Bugs on Microsoft patch site left users vulnerable to Blaster worm

Microsoft added to the problems caused by last week's Blaster virus by introducing bugs on the website that supplies patches to...

Microsoft added to the problems caused by last week's Blaster virus by introducing bugs on the website that supplies patches to protect systems.

Russ Cooper, an analyst at security firm TrueSecure, said he had identified a flaw in the way Microsoft's Windows Update technology checks whether users need to apply the patch to prevent infection from Blaster. According to Cooper, on 13 August Microsoft altered the way Windows Update functions in order to fix a problem with how it detected whether users needed to apply the security patch for Blaster.

Cooper said, "Many people thought they had already applied the patch, but they hadn't." He said the error was caused because Windows Update only checked configuration settings stored in the Windows registry database, rather than the presence of the patched files on a PC's hard disc. Microsoft has now fixed this problem.

The news came as Microsoft prepared for Blaster's denial of service attack, which hit its Windows Update site on 16 August.

Microsoft would not be drawn on whether Windows Update checked for physical files or simply relied on the Windows registry. A company spokesman said, "While Microsoft is unable to discuss activity on its corporate network for security reasons, we are working to ensure that the Windows Update remains available to our customers."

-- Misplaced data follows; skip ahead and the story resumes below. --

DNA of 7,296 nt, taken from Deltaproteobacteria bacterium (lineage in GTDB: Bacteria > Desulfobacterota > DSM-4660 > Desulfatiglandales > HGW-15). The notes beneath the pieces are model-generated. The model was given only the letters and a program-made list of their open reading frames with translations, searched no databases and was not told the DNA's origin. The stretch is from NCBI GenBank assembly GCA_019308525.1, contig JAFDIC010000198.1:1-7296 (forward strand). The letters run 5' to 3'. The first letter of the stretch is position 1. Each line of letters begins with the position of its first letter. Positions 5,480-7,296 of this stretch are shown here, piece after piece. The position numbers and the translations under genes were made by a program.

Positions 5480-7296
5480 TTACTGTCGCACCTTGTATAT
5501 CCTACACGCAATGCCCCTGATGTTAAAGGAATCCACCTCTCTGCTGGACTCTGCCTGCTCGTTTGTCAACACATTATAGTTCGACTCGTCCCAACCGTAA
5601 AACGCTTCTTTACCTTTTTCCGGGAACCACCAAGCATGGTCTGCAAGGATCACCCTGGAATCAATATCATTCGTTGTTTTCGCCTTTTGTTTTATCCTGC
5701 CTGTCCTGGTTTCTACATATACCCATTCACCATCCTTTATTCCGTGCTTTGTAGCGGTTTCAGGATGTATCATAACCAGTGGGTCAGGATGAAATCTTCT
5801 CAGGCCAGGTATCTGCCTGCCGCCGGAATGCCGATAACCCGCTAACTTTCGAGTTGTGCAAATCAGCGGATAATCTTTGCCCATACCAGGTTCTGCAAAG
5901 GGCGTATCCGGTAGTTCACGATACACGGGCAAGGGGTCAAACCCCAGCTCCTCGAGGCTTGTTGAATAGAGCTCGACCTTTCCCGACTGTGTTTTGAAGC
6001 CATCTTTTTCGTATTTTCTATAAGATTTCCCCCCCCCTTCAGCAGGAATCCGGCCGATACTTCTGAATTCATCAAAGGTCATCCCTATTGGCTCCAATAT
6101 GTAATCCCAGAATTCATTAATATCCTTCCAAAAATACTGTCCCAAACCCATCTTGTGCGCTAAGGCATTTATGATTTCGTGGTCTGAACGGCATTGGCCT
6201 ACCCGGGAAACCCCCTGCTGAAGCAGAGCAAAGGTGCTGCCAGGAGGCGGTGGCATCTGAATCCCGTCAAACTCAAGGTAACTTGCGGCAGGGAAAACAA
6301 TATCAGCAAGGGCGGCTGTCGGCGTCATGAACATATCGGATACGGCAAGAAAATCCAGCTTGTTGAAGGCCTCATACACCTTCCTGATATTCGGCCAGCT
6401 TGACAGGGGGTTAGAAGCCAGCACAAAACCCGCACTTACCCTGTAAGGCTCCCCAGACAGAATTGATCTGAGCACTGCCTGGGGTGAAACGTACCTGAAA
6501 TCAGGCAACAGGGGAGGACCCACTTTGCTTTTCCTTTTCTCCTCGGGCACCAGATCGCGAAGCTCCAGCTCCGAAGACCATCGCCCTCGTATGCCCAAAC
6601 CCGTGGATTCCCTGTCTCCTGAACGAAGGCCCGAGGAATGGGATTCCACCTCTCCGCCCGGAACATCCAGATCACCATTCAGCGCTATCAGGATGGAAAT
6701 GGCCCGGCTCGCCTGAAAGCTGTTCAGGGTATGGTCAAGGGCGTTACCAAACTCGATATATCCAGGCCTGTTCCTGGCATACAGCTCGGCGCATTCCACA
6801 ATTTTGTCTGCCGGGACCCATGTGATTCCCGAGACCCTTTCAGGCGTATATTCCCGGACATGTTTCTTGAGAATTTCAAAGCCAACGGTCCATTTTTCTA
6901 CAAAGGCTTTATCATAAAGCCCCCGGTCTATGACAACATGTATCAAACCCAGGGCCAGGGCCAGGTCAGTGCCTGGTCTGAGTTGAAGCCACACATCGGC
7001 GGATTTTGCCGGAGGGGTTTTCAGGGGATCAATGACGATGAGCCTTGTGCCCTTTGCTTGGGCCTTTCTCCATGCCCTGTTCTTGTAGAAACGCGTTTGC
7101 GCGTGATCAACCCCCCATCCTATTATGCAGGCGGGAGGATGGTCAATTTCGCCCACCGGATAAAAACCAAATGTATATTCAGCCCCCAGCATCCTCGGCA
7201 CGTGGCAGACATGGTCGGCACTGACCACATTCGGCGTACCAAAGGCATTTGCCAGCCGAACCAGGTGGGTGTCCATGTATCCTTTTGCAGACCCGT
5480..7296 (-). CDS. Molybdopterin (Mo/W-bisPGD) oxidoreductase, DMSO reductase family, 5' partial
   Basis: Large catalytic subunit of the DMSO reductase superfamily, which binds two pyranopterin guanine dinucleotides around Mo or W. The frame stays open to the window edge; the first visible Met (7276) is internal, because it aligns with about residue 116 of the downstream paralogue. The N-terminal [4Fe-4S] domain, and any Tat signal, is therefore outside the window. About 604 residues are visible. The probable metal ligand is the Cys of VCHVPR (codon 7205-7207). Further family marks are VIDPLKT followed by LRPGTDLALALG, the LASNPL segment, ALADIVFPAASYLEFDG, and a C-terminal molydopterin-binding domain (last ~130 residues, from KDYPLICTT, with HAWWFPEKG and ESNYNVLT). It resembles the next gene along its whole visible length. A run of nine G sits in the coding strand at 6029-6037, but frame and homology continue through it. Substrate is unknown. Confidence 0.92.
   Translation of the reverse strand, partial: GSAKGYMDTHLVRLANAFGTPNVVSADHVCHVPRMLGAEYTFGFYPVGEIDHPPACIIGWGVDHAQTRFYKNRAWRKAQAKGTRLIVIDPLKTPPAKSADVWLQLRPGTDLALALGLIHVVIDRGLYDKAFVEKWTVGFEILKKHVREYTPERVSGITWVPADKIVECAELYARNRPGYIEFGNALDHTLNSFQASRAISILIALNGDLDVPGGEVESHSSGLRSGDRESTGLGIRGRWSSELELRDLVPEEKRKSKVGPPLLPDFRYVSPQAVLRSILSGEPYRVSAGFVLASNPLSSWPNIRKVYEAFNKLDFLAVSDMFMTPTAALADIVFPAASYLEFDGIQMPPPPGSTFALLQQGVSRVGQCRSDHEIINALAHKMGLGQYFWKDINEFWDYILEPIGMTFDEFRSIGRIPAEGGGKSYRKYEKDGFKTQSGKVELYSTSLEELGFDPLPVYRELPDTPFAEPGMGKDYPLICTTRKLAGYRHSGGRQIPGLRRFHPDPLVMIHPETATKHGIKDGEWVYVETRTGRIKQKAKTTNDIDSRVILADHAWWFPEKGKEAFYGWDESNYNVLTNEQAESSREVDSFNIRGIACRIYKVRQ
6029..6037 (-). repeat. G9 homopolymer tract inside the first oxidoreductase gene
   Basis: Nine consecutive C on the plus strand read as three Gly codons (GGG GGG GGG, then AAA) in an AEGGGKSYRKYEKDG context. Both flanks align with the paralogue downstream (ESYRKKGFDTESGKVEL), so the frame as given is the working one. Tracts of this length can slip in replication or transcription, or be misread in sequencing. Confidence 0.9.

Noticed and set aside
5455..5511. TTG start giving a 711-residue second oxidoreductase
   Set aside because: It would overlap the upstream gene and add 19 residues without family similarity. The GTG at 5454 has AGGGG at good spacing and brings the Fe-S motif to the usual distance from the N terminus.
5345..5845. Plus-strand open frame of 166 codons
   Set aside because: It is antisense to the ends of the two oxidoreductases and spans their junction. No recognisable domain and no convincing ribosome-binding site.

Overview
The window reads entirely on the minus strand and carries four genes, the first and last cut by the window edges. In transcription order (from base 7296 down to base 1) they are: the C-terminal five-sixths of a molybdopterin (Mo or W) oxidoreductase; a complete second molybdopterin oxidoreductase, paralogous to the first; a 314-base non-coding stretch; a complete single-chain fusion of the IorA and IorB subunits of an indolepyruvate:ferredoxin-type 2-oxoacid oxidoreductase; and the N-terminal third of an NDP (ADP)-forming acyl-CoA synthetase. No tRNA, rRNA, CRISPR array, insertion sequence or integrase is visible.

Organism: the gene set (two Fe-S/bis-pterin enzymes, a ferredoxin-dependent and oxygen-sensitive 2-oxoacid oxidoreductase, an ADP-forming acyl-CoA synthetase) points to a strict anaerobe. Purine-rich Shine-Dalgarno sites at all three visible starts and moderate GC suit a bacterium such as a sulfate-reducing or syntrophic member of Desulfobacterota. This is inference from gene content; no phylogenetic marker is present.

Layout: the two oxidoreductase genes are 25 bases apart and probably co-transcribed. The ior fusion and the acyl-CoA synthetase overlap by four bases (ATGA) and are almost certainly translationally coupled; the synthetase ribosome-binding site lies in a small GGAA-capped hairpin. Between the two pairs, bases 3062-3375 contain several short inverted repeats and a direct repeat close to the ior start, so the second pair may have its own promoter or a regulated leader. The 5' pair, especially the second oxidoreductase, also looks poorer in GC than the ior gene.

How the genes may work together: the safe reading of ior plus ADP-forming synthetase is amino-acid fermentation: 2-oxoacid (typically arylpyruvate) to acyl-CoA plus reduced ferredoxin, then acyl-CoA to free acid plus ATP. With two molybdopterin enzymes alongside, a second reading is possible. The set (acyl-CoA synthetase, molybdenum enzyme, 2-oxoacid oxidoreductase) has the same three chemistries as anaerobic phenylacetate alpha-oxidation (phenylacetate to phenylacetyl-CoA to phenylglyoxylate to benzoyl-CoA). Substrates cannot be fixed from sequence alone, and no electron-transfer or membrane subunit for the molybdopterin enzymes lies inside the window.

According to some reports, the Blaster worm affected more than 1.5 million computers last week. Cooper believes one reason why the worm was able to spread was because IT administrators and home users faced a massive task in patching their Windows PCs.

Given that the size of the patch was 1.8Mbytes, Cooper said, "If you had a 1,000 machines to patch, you would need 2.5Gbytes of network bandwidth - a luxury many corporates cannot afford."

He advised anyone who is concerned about variants of Blaster affecting their systems to disable the Windows DCom component, which contains a flaw that Blaster exploits.

How to guard against Blaster   

  • Disable DCom in Windows 
  • Configure an access control list on your router 
  • Apply the Microsoft patch - but test it first. 

Source: TrueSecure

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